Jordan is a rewarding place to be a geographer. To the south and east, deserts host an array of communities living close to tribal traditions, while the north is the very picture of settled agriculture, its loping hills blanketed with olives, figs, and pomegranates and dotted with Greek and Roman ruins. Lying at the confluence of environmental, but also cultural and historical spheres of influence – or as King Abdullah likes to put it, “between Iraq and a hard place” – Jordan also becomes an important place for studying political geography in the Middle East. For me in particular, it is an ideal vantage point for studying the conflict across the border in Syria.
It is not hard to feel this conflict’s impact on Jordan. The struggles of Syrian refugees here (as in Lebanon and Turkey) is by now well-known, while more recently the question of resettling refugees in the United States has divided domestic politics in America. But I came to Jordan this summer to investigate the Syrian civil war from a different angle – namely, how exiled Syrian dissidents continue to shape events inside despite being scattered across Europe and in neighboring countries. And this is no small question: After five years of civil war, it is difficult not to wonder how the exiled Syrian opposition has managed to keep alive the struggling movement opposing Bashar al-Assad in the face of enormous challenges. All of this takes place amid the personal traumas and the difficulties of everyday life in exile, which tears apart families, friends, and communities.
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Language is important to this story. Is it right to call this agglomeration of individuals, organizations, and narratives a coherent opposition movement? What about the word opposition? A prominent historian and analyst of Syria likens attempts to understand the opposition to “nailing Jello to a wall.” What is it exactly that ties these Syrians together, beyond the shared trauma of exile? How do they come together in practice, and what are they able to achieve when they do?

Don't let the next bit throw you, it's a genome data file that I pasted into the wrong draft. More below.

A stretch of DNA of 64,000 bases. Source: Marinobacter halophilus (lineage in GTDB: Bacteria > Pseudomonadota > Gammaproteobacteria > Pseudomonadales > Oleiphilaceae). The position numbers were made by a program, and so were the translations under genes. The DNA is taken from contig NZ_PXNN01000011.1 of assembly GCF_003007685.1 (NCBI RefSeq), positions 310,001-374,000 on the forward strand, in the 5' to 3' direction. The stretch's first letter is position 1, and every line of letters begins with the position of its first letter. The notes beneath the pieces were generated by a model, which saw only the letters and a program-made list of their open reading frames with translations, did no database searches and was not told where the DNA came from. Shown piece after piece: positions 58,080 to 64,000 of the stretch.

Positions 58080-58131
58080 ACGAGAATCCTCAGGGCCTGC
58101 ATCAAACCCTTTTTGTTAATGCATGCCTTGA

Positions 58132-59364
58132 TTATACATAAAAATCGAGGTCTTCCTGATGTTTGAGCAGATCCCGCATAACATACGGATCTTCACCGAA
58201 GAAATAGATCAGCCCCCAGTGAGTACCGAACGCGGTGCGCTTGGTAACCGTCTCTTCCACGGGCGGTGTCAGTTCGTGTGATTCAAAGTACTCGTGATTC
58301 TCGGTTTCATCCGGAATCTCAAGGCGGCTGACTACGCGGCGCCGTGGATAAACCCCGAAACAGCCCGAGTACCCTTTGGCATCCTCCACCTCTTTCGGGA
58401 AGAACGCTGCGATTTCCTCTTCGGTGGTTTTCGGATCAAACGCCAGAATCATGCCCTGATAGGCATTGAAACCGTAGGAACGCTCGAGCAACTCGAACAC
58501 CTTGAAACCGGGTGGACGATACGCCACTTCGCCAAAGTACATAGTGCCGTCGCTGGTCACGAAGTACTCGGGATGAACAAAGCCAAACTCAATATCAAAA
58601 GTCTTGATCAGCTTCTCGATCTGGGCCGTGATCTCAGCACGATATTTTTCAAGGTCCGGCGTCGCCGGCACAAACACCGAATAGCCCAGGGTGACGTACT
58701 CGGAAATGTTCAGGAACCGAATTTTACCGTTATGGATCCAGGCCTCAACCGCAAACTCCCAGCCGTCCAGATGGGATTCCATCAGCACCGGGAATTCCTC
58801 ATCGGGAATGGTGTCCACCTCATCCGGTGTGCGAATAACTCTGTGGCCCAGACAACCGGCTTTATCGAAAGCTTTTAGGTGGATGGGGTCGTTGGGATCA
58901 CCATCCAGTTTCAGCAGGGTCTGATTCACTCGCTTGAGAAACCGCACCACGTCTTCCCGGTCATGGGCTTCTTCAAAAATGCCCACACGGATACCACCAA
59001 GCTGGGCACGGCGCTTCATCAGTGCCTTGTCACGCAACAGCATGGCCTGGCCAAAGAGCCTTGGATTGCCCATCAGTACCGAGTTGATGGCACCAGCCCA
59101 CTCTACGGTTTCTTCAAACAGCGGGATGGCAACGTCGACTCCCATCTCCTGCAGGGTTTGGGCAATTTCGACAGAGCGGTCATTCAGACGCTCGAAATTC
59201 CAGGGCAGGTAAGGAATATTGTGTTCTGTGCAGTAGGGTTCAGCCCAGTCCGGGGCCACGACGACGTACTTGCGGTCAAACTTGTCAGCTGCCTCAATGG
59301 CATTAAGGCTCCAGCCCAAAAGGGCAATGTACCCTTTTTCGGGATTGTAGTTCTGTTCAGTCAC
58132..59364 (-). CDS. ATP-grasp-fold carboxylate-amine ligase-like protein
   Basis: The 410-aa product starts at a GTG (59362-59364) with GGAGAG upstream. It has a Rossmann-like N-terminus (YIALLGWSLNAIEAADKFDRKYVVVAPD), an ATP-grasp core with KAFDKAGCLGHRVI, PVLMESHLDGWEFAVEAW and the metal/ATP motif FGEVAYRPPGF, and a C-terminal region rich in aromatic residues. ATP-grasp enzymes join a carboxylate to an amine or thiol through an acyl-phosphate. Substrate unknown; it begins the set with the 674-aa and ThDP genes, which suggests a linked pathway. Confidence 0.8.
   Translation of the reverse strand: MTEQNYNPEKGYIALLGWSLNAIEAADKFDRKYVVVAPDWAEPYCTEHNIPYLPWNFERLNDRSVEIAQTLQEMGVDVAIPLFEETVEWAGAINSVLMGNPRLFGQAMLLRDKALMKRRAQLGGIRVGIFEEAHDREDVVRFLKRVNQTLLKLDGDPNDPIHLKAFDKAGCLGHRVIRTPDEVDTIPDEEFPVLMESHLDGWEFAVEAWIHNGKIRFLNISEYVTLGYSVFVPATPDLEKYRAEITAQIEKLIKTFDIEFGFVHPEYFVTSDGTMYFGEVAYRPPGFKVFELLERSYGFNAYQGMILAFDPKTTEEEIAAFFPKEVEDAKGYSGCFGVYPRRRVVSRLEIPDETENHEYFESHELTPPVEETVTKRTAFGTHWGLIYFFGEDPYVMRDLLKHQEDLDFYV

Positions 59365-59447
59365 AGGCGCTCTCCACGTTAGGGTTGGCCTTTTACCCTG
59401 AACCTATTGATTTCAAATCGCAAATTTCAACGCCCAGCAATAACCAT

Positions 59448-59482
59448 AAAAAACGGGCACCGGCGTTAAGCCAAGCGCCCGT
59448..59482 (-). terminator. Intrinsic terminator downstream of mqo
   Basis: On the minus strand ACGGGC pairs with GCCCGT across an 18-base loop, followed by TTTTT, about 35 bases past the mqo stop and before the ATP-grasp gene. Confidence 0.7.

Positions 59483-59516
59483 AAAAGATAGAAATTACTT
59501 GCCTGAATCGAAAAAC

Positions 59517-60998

This last year I was fortunate enough to receive an ACOR-CAORC pre-doctoral fellowship, which has enabled me to begin addressing these questions. Although the first portion of my dissertation research began in Turkey, being an ACOR Fellow has made the Jordan portion of my fieldwork significantly more productive by placing me in contact with other scholars and resources. I have been able to learn far more about my project in Amman than I had otherwise expected thanks to this research residency.
As far as my broader project is concerned, I am conducting field research and interviews in two cities that have, until now, played critical roles in the experience of Syrian exiles. The first is Gaziantep, a peripheral city of the Turkish Republic lying a mere 120 kilometers from war-torn Aleppo. In some ways, Gaziantep could not be further from the conflict in Syria. As bombs continue to fall in rebel-held, liberated neighborhoods of Aleppo, Syrians meet in the shining new shopping malls of Gaziantep to write grants, fix journalists with local informants, and enjoy coffee with friends. At the same time, Gaziantep now hosts a bewildering array of civil society and international NGOs, humanitarian organizations, private contractors, journalists, and armed factions, all composing the larger landscape of opposition to the Assad regime in Damascus. Gaziantep has become a political center, the exile-capital for individuals from across Syria.